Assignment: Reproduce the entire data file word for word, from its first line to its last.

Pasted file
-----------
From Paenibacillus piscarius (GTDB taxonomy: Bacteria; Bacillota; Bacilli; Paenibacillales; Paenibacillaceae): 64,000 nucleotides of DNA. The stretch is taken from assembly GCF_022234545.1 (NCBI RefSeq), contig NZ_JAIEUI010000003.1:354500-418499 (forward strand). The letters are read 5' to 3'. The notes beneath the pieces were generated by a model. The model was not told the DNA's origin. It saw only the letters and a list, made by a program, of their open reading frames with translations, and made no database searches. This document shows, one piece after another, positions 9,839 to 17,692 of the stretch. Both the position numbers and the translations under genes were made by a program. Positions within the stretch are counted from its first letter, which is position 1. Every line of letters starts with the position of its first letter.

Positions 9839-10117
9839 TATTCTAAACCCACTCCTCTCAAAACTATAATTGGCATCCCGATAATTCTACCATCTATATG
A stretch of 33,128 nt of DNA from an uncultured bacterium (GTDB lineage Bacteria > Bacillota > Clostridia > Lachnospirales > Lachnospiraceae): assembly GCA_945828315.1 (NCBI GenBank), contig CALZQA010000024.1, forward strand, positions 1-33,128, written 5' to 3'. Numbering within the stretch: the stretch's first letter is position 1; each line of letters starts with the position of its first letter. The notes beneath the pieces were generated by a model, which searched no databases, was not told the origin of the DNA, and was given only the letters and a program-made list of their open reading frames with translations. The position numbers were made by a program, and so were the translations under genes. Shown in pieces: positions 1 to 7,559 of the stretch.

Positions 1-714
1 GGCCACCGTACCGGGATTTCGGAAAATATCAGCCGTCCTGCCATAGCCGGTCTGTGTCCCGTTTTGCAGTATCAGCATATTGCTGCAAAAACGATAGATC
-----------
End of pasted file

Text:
From Paenibacillus piscarius (GTDB taxonomy: Bacteria; Bacillota; Bacilli; Paenibacillales; Paenibacillaceae): 64,000 nucleotides of DNA. The stretch is taken from assembly GCF_022234545.1 (NCBI RefSeq), contig NZ_JAIEUI010000003.1:354500-418499 (forward strand). The letters are read 5' to 3'. The notes beneath the pieces were generated by a model. The model was not told the DNA's origin. It saw only the letters and a list, made by a program, of their open reading frames with translations, and made no database searches. This document shows, one piece after another, positions 9,839 to 17,692 of the stretch. Both the position numbers and the translations under genes were made by a program. Positions within the stretch are counted from its first letter, which is position 1. Every line of letters starts with the position of its first letter.

Positions 9839-10117
9839 TATTCTAAACCCACTCCTCTCAAAACTATAATTGGCATCCCGATAATTCTACCATCTATATG
A stretch of 33,128 nt of DNA from an uncultured bacterium (GTDB lineage Bacteria > Bacillota > Clostridia > Lachnospirales > Lachnospiraceae): assembly GCA_945828315.1 (NCBI GenBank), contig CALZQA010000024.1, forward strand, positions 1-33,128, written 5' to 3'. Numbering within the stretch: the stretch's first letter is position 1; each line of letters starts with the position of its first letter. The notes beneath the pieces were generated by a model, which searched no databases, was not told the origin of the DNA, and was given only the letters and a program-made list of their open reading frames with translations. The position numbers were made by a program, and so were the translations under genes. Shown in pieces: positions 1 to 7,559 of the stretch.

Positions 1-714
1 GGCCACCGTACCGGGATTTCGGAAAATATCAGCCGTCCTGCCATAGCCGGTCTGTGTCCCGTTTTGCAGTATCAGCATATTGCTGCAAAAACGATAGATC